Transform Junk into a Home for Your Plants

My father is an inveterate collector of junk. My parents’ detached garage housed two cars for perhaps a year before the junk took over: now there is a narrow path from one end to the other, and along the path are wheels, furniture, mailboxes, scrap metal, boards, old furniture, and fencing supplies. Of course, the debris is not junk to my father; he says someone might need it someday. To his credit, I did refinish some of the furniture to furnish college apartments and I still use some of it today. He also made money recently by selling some of the scrap metal leftover from repairing gates and building cattle trailers. I do not think he has ever purchased a mailbox.

I took an old wooden straight chair without a seat from the pile to use in my garden as a planter. Despite having numerous others which have waited decades for someone to refinish them, my father was reluctant to part with this one since he knew it was going outside where it would eventually rot. I convinced him that this one was likely to rot inside the shed before he ever refinished it, and he relented.

My chair’s seat was already missing, but if your chair still has a seat, you will need to remove the seat and replace it with chicken wire or a wire with holes no larger than an inch in diameter. Make sure you use a flexible wire you can twist over the sides of the seat support, and leave a basket shape big enough to hold potting soil and plants. Line the basket with moss or any material you want as long as water can permeate it but soil cannot.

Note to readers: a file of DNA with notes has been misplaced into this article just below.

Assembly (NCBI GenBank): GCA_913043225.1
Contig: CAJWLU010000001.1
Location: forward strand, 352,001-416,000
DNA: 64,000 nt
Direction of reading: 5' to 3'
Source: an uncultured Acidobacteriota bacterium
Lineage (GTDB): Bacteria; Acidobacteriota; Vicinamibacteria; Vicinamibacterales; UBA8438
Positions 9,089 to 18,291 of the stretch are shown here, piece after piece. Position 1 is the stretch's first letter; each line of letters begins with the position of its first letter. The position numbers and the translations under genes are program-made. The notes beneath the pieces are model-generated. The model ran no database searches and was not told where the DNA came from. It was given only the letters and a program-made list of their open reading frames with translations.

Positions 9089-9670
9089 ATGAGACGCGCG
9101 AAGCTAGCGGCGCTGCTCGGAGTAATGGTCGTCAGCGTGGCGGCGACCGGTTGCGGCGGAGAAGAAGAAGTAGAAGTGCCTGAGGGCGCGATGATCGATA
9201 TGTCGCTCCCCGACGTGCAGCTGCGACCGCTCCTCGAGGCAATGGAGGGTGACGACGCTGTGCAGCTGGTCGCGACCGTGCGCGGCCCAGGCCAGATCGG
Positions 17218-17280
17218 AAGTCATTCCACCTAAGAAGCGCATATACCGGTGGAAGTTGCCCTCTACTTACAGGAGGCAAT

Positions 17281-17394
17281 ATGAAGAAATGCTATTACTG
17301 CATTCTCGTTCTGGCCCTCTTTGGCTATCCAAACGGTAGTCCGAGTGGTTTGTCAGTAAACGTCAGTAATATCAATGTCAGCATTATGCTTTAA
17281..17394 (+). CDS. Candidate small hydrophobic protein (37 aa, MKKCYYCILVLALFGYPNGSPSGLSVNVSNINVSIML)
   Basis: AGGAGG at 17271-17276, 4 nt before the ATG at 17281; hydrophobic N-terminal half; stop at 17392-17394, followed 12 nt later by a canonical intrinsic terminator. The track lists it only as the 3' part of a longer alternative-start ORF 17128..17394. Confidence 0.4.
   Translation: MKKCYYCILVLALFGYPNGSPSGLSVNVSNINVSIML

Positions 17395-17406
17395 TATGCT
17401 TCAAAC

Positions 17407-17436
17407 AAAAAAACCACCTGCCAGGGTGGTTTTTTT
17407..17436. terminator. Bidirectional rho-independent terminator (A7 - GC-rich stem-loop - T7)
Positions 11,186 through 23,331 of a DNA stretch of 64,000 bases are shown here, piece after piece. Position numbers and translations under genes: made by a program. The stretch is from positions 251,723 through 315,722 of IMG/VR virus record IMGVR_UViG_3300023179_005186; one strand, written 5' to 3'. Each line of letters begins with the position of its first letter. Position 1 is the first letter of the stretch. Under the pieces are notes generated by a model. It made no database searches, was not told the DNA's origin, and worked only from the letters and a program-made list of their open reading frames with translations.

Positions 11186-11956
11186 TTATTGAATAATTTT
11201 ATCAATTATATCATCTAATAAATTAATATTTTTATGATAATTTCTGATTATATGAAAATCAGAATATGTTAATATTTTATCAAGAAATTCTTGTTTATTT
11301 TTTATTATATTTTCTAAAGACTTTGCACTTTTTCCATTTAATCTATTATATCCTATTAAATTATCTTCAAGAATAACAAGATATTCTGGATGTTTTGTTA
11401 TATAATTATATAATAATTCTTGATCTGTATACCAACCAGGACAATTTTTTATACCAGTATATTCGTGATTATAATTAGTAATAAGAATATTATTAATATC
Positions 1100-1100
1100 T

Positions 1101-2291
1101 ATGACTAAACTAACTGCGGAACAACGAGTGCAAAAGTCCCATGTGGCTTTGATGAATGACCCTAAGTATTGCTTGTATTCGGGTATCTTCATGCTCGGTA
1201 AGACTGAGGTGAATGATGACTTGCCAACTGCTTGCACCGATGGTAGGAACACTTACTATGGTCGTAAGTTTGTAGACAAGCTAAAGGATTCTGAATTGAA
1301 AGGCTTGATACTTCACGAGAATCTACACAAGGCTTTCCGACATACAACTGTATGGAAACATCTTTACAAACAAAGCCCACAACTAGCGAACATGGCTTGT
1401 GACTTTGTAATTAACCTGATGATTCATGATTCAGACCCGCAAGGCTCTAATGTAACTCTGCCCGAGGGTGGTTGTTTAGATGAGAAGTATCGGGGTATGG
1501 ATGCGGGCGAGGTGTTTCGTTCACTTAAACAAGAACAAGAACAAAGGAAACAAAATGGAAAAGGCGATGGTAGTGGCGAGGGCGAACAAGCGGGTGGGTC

Arrange the plants of your choice in the basket. Put the planter somewhere you will remember to water it and try to keep it out of full sun. I have to water mine nearly every day even though it is in the shade. In my planter, I have a mix of annuals and perennials: a chartreuse grass in the rear for height, wire vine and creeping Jenny in the front to trail over the lip of the basket, and impatiens and lobelia in the center for color.

I am interested in recycling and saving money, and planters made of items I obtain free of charge satisfy both needs. If you do not have a junk pile handy, look around at garage sales, or thrift stores for other items to use as planters; many items will do as long as they have holes for drainage. Possible planter ideas are work boots, toolboxes, unused wheelbarrows, and wooden packing crates.

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